The future of 48–V/12–V battery systems in automobiles now lurks just around the corner. Most major automobile manufacturers across the globe have been working on proving out their systems for the past few years, and it’s evident that their implementation will be relatively near term. This is a necessary and crucial step in the long and arduous journey to the fully autonomous passenger vehicle, which doesn’t require a human at the controls and has true autonomous driving.
Nevertheless, this doesn’t mean the 12-V battery is going away—there are far too many legacy systems in the installed vehicle base for this to occur. What it does mean is that autonomous cars will have both a 12-V battery and a 48-V battery (Fig. 1).
A vehicle’s internal systems will either run off the 48-V lithium-ion (Li-ion) battery or the 12-V sealed lead-acid (SLA) battery—but not both. In addition to having two separate charging circuits for these individual batteries due to their respective chemistries, there must also be a mechanism that enables charge to move between them without causing any damage to the batteries or any system within the vehicle. An added benefit is that having two batteries also allows for redundancy should one of them fail during operation.
While this certainly complicates the design of the various electrical subsystems within the vehicles, there are some advantages to be gained. According to some auto manufacturers, a 48-V-based electric system results in a 10% to 15% gain in fuel economy for internal combustion engine vehicles, thereby reducing CO2 emissions.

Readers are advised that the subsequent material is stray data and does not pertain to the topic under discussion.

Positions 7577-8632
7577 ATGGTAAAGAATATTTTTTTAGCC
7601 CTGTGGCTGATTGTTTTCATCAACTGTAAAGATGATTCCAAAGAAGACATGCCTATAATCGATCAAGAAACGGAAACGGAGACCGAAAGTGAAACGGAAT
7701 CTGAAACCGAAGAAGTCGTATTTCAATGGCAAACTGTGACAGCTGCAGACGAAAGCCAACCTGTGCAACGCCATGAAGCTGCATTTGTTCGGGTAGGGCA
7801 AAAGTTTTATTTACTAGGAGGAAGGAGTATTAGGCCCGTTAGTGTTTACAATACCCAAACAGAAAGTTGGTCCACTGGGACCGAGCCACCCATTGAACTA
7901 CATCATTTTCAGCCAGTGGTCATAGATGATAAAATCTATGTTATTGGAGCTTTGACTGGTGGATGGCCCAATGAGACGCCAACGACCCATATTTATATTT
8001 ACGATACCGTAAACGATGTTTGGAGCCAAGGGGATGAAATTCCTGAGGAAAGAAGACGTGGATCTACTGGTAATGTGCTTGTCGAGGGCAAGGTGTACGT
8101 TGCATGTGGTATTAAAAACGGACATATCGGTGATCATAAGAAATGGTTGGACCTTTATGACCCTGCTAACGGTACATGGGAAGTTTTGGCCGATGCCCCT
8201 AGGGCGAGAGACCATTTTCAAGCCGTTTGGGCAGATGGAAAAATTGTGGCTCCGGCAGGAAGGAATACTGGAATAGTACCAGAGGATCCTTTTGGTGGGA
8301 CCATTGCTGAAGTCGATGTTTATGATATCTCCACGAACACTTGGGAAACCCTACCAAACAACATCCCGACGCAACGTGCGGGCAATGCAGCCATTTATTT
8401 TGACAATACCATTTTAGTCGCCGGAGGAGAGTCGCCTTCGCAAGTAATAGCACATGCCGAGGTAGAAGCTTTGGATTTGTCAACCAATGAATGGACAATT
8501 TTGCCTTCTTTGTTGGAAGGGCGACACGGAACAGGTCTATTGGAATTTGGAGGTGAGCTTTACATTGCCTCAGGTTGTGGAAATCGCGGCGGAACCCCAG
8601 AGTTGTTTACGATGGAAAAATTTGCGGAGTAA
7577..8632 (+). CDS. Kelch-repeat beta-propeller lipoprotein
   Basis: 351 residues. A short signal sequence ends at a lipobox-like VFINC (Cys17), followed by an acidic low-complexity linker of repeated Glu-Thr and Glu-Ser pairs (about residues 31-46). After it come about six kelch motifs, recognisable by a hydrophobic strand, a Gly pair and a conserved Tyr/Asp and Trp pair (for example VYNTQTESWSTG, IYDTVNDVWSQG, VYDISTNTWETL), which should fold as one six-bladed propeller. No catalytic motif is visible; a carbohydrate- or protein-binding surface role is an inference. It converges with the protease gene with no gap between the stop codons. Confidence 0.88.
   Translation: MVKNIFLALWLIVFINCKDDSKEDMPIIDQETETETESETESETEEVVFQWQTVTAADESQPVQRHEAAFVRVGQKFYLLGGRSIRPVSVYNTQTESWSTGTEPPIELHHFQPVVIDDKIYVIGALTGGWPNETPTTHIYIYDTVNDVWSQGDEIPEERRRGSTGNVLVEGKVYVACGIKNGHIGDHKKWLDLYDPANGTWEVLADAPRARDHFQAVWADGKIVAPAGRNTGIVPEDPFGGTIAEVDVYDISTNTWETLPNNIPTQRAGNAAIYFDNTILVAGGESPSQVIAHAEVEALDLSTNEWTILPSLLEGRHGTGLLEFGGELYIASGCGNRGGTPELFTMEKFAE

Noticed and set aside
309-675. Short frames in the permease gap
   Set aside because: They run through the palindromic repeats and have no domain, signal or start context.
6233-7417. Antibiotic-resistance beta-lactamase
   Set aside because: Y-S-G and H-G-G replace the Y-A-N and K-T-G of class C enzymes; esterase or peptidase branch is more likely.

Moreover, future vehicles that use a dual 48–V/12–V system will enable engineers to integrate electrical booster technology that operates independently of the engine load, thereby improving acceleration performance. Such compressors are already in the advanced stages of development and will be placed between the induction system and the intercooler, using the 48–V rail to spin-up the turbos.
Globally, fuel-economy regulations have been tightening, while autonomous-driving capability with connectivity continues to proliferate in new automobiles. Accordingly, the 12-V automobile electric system has reached its usable power limit. As if these changes aren’t already enough, there has been a significant increase in automotive electronic systems. These changes, coupled with related demands for power, have created a new spectrum of engineering opportunities. Clearly, the 12–V lead-acid battery automotive system with its 3–kW power limit must be supplemented.
Furthermore, new automobile standards impact how these systems need to work. A newly proposed automotive standard, known as LV 148, combines a secondary 48-V bus with the existing automotive 12-V system. The 48-V rail includes an integrated starter generator (ISG) or belt start generator, a 48-V Li-Ion battery, and a bidirectional dc-dc converter, which can deliver tens of kilowatts of available energy from the 48- and 12–V batteries. This technology